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Book Chapter

Operational thermal remote sensing and lava flow monitoring at the Hawaiian Volcano Observatory

By
M. R. Patrick
M. R. Patrick
1
US Geological Survey – Hawaiian Volcano Observatory, PO Box 51, Hawaii National Park, Hawai‘i, HI 96718, USA
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J. Kauahikaua
J. Kauahikaua
1
US Geological Survey – Hawaiian Volcano Observatory, PO Box 51, Hawaii National Park, Hawai‘i, HI 96718, USA
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T. Orr
T. Orr
1
US Geological Survey – Hawaiian Volcano Observatory, PO Box 51, Hawaii National Park, Hawai‘i, HI 96718, USA
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A. Davies
A. Davies
2
NASA Jet Propulsion Laboratory, 4800 Oak Grove Drive, Pasadena, CA 91109, USA
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M. Ramsey
M. Ramsey
3
Department of Geology and Planetary Science, University of Pittsburgh, 4107 O’Hara Street, Pittsburgh, PA 15260, USA
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Published:
January 01, 2016

Abstract

Hawaiian volcanoes are highly accessible and well monitored by ground instruments. Nevertheless, observational gaps remain and thermal satellite imagery has proven useful in Hawai‘i for providing synoptic views of activity during intervals between field visits. Here we describe the beginning of a thermal remote sensing programme at the US Geological Survey Hawaiian Volcano Observatory (HVO). Whereas expensive receiving stations have been traditionally required to achieve rapid downloading of satellite data, we exploit free, low-latency data sources on the internet for timely access to GOES, MODIS, ASTER and EO-1 ALI imagery. Automated scripts at the observatory download these data and provide a basic display of the images. Satellite data have been extremely useful for monitoring the ongoing lava flow activity on Kīlauea’s East Rift Zone at Pu‘u ‘Ō‘ō over the past few years. A recent lava flow, named Kahauale‘a 2, was upslope from residential subdivisions for over a year. Satellite data helped track the slow advance of the flow and contributed to hazard assessments. Ongoing improvement to thermal remote sensing at HVO incorporates automated hotspot detection, effusion rate estimation and lava flow forecasting, as has been done in Italy. These improvements should be useful for monitoring future activity on Mauna Loa.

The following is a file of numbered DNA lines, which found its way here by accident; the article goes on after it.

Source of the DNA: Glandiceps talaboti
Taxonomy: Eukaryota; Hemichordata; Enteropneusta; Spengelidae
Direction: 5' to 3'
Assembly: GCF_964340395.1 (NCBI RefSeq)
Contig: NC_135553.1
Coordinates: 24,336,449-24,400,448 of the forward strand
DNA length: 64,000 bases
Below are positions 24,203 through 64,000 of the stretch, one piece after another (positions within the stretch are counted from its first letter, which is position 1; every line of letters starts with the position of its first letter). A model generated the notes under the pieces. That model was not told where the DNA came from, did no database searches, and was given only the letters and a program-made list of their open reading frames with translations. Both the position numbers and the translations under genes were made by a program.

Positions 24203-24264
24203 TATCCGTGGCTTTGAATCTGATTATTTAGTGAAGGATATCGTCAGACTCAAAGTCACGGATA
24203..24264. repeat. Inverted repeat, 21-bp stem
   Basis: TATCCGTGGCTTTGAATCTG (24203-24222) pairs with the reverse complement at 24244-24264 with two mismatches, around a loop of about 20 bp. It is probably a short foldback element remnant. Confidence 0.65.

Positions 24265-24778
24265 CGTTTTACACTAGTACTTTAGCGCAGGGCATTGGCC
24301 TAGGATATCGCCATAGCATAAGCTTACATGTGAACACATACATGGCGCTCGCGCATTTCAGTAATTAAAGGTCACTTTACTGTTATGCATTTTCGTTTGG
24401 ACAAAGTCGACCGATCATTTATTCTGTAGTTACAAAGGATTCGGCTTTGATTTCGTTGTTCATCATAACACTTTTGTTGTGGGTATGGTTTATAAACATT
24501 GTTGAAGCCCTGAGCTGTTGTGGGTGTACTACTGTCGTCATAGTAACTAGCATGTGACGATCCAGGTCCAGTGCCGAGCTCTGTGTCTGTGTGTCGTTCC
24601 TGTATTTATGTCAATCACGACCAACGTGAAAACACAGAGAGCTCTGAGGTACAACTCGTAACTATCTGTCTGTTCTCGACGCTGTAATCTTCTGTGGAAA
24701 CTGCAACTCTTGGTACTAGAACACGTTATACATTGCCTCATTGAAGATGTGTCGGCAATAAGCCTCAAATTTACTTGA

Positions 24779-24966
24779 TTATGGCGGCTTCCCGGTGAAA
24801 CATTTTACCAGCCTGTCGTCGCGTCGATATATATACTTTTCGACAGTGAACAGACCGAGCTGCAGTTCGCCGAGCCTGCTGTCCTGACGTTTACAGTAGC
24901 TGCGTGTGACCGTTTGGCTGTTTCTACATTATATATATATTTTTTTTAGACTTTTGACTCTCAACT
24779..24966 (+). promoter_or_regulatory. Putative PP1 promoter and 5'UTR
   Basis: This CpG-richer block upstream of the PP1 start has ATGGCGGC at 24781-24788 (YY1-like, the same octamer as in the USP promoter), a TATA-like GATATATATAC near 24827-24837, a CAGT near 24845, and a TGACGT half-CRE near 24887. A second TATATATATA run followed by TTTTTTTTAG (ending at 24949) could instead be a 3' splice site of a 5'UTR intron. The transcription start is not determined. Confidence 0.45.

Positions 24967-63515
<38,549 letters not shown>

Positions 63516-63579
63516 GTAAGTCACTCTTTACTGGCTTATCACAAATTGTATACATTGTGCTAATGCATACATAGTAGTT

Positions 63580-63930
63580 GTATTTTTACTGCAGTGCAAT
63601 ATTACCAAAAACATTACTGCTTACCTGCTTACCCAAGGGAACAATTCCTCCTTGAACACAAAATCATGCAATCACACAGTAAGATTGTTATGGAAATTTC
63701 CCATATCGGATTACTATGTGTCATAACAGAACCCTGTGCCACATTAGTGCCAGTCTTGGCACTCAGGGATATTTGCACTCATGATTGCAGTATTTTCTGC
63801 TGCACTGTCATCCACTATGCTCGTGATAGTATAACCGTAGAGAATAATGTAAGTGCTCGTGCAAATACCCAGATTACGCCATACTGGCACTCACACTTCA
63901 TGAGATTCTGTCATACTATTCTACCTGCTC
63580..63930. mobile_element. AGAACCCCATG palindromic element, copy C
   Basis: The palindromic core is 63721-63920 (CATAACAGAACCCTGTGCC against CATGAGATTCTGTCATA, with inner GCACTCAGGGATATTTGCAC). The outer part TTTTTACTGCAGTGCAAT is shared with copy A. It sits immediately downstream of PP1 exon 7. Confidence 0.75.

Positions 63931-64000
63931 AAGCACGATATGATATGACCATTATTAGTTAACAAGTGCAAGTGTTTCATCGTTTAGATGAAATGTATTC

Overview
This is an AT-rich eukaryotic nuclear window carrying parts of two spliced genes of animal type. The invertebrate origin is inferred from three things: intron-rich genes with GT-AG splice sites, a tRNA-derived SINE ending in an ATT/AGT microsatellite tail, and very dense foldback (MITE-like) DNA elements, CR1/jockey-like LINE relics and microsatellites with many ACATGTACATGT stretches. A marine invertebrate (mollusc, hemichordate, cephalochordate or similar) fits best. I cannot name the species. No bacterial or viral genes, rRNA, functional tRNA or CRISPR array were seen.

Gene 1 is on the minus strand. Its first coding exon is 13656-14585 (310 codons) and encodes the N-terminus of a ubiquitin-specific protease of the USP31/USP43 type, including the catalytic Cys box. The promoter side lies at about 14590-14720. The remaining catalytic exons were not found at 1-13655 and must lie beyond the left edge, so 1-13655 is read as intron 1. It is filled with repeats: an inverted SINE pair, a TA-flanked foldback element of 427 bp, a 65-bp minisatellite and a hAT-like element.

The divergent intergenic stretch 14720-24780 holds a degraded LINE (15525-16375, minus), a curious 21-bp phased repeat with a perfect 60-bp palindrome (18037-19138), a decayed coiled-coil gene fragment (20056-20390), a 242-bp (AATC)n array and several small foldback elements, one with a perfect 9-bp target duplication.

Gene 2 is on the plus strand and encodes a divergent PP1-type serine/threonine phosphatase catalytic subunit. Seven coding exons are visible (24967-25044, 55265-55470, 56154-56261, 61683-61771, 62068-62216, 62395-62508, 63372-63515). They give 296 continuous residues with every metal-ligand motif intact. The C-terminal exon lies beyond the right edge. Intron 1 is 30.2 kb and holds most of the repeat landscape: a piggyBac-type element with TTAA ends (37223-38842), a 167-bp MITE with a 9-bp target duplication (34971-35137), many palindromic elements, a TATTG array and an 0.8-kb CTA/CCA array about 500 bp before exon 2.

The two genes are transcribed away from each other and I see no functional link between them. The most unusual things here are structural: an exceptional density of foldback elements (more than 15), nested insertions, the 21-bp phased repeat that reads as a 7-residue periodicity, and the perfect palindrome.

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Contents

Geological Society, London, Special Publications

Detecting, Modelling and Responding to Effusive Eruptions

A. J. L. Harris
A. J. L. Harris
Université Blaise Pascal, France
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T. De Groeve
T. De Groeve
Joint Research Centre of the European Commission, Italy
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F. Garel
F. Garel
Université de Montpellier, France
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S. A. Carn
S. A. Carn
Michigan Technological University, USA
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Geological Society of London
Volume
426
ISBN electronic:
9781862399587
Publication date:
January 01, 2016

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